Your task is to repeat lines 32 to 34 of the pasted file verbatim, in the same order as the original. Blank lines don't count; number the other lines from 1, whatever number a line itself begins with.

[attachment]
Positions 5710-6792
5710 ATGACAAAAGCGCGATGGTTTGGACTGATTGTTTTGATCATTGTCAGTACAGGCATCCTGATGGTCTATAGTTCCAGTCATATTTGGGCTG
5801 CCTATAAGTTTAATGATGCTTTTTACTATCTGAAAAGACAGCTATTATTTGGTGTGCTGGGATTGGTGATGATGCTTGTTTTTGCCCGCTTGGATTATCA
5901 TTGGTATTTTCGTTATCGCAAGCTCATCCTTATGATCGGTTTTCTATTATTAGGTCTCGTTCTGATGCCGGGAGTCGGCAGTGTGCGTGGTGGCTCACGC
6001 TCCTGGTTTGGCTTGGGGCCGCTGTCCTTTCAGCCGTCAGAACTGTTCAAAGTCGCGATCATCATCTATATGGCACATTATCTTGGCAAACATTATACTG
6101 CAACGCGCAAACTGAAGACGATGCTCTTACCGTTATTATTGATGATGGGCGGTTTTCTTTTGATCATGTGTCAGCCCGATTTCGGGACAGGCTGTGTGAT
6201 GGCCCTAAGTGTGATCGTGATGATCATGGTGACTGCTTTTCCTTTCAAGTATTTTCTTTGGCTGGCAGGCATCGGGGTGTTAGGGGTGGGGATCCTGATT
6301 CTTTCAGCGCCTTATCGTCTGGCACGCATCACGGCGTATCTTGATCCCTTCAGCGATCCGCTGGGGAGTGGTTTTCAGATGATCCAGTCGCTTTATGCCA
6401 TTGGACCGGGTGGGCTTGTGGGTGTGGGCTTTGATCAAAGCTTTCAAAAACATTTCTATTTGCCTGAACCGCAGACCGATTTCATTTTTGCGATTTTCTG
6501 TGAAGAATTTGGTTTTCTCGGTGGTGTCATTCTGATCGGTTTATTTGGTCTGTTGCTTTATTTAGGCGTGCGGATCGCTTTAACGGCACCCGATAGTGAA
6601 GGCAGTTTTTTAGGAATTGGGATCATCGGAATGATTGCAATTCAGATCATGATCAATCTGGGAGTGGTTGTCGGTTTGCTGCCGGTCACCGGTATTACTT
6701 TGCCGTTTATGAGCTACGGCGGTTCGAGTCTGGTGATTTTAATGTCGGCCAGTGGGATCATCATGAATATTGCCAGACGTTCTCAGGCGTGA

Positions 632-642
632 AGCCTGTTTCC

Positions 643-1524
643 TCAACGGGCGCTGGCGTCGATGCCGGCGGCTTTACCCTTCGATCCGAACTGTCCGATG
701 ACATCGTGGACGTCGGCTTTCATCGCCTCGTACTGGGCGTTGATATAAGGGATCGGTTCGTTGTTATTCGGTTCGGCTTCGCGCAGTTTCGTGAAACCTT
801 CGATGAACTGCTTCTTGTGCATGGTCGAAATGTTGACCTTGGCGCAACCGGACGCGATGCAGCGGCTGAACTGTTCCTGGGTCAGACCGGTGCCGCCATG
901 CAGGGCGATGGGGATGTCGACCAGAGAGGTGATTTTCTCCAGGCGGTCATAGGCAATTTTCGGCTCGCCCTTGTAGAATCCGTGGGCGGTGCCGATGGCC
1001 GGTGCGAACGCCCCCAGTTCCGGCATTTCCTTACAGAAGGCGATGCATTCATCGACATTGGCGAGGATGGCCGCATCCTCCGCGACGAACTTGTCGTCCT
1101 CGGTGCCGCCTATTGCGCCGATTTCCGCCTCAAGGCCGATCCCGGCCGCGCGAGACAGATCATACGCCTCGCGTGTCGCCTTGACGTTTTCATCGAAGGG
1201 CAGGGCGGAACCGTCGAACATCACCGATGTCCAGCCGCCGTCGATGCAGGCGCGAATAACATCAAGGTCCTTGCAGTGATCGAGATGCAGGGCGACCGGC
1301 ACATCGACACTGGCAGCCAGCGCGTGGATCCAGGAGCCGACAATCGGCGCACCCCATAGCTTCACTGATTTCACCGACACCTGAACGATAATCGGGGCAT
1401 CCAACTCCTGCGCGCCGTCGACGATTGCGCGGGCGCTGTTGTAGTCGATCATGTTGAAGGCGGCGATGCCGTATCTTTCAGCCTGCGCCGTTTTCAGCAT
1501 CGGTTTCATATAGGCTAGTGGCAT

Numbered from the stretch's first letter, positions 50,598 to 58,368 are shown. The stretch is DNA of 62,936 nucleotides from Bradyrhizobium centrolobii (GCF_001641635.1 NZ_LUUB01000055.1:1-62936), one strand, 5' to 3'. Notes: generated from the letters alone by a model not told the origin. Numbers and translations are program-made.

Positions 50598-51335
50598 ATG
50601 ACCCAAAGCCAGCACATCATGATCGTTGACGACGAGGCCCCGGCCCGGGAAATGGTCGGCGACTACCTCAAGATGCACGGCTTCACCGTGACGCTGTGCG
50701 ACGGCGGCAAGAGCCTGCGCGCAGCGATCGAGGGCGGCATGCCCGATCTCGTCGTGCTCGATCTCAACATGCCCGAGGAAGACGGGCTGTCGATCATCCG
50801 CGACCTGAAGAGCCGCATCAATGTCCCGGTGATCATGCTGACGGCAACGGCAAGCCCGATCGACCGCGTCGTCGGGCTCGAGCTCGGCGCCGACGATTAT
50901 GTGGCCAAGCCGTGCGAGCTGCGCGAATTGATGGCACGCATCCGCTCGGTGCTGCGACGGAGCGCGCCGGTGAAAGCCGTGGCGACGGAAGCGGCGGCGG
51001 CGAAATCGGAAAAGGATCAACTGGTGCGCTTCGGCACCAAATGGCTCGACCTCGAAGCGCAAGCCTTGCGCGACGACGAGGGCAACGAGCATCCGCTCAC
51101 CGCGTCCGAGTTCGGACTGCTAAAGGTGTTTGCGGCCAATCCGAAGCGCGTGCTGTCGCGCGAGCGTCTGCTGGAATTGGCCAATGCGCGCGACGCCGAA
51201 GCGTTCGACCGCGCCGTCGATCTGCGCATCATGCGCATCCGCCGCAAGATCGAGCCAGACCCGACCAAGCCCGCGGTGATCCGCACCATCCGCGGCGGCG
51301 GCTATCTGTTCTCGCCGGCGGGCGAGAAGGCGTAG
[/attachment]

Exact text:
50901 GTGGCCAAGCCGTGCGAGCTGCGCGAATTGATGGCACGCATCCGCTCGGTGCTGCGACGGAGCGCGCCGGTGAAAGCCGTGGCGACGGAAGCGGCGGCGG
51001 CGAAATCGGAAAAGGATCAACTGGTGCGCTTCGGCACCAAATGGCTCGACCTCGAAGCGCAAGCCTTGCGCGACGACGAGGGCAACGAGCATCCGCTCAC
51101 CGCGTCCGAGTTCGGACTGCTAAAGGTGTTTGCGGCCAATCCGAAGCGCGTGCTGTCGCGCGAGCGTCTGCTGGAATTGGCCAATGCGCGCGACGCCGAA